Regulation  

Court grants judicial review over redress scheme payouts

Court grants judicial review over redress scheme payouts

Payouts to small businesses and others that purchased interest rate swap products, which the regulator found were routinely mis-sold, are to be put under the spotlight after a judge granted a judicial review application over the level of payout to one care home victim.

Judge Kenneth Parker said law firm Mishcon de Reya, which is acting on behalf of nursing home operator Holmcroft Properties, could press ahead with its claim over the compensation process operated by Barclays and undertaken by independent reviewer KPMG.

Holmcroft argues it is owed more in compensation than the £550,000 it has been offered after its claim for additional ‘consequential losses’ was refused. It’s original ‘borrowing’ related to the swap was around £5m, but the law firm would not confirm the losses being claimed.

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According information on the Financial Conduct Authority’s website, ‘consequential loss’ claims can be submitted where customers believe their ‘lost opportunity’ costs are above the 8 per cent ‘simple interest’ typically added to payouts.

It states 3,620 customers have submitted bespoke claims for additional losses, of which 2,294 have been assessed. Banks have agreed to pay redress above 8 per cent in 1,185 cases, with only 232 including additional compensation of more than £10,000.

In total, 17,000 redress determinations have been issued to customers including 14,000 offering compensation, with 11,000 offers having already been accepted. Banks are set to pay out £1.8bn on these, of which £365m covers consequential losses.

Just £8m of this figure is accounted for by payouts above 8 per cent.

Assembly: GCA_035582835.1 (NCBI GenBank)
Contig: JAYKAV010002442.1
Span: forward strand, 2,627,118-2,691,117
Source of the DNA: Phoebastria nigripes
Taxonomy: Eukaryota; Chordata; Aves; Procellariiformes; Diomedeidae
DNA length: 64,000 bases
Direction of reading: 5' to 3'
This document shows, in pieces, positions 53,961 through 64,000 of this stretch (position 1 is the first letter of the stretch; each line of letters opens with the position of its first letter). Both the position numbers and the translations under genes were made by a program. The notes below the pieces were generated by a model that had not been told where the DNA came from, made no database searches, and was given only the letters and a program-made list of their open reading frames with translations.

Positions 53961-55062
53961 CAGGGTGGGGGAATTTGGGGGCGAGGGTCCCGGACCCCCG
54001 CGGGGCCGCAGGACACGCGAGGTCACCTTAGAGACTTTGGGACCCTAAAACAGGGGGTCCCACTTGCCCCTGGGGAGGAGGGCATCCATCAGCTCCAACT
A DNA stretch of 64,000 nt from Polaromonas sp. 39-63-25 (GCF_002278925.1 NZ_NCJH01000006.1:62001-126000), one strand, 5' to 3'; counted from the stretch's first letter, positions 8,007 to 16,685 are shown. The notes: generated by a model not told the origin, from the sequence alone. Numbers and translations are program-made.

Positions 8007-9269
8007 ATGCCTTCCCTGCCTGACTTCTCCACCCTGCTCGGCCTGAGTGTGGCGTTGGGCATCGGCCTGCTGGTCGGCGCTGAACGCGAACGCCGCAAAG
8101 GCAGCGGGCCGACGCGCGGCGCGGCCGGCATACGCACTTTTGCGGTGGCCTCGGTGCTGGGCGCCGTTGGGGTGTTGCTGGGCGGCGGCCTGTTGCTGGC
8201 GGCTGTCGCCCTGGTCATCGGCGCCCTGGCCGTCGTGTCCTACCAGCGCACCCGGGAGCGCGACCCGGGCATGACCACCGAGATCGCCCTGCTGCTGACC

Speaking to FTAdviser, James Oldnall, partner at Mishcon de Reya, said the redress “process was not designed to be fair”. He added that there appears to be a “distinction between what the FCA is saying publicly and what it is saying privately.”

Mr Oldnall said: “KPMG’s argument, also echoed by Barclays and the FCA, was that its role was a matter of private contract and as such it was not subject to procedural fairness.

“The Judge’s remarks today are a strong indication that KPMG’s role, and indeed the bank’s process, is not solely a private contractual matter but has an important public function and must be fair.

“In terms of the implications, this should certainly lead to banks and independent reviewers prioritising fairness. From the perspective of our client, it means that we now have the opportunity to argue a case for appropriate compensation that is commensurate to his loss.”

In June 2012, previous regulator the then Financial Services Authority announced that it had found serious failings in the sale of interest rate hedging products, following which nine banking groups agreed to conduct an initial review.

One year later a pilot review of sales of interest rate hedging products by major banking groups to small businesses confirmed initial findings of mis-selling in this area, with over 90 per cent of 173 sales not complying with at least one regulatory requirement.

The nine banks which have since agreed to undertake full reviews of past sales are Allied Irish Bank (UK), Bank of Ireland, Barclays, Clydesdale & Yorkshire Banks, Co-operative Bank, HSBC, Lloyds Banking Group, Royal Bank of Scotland and Santander UK.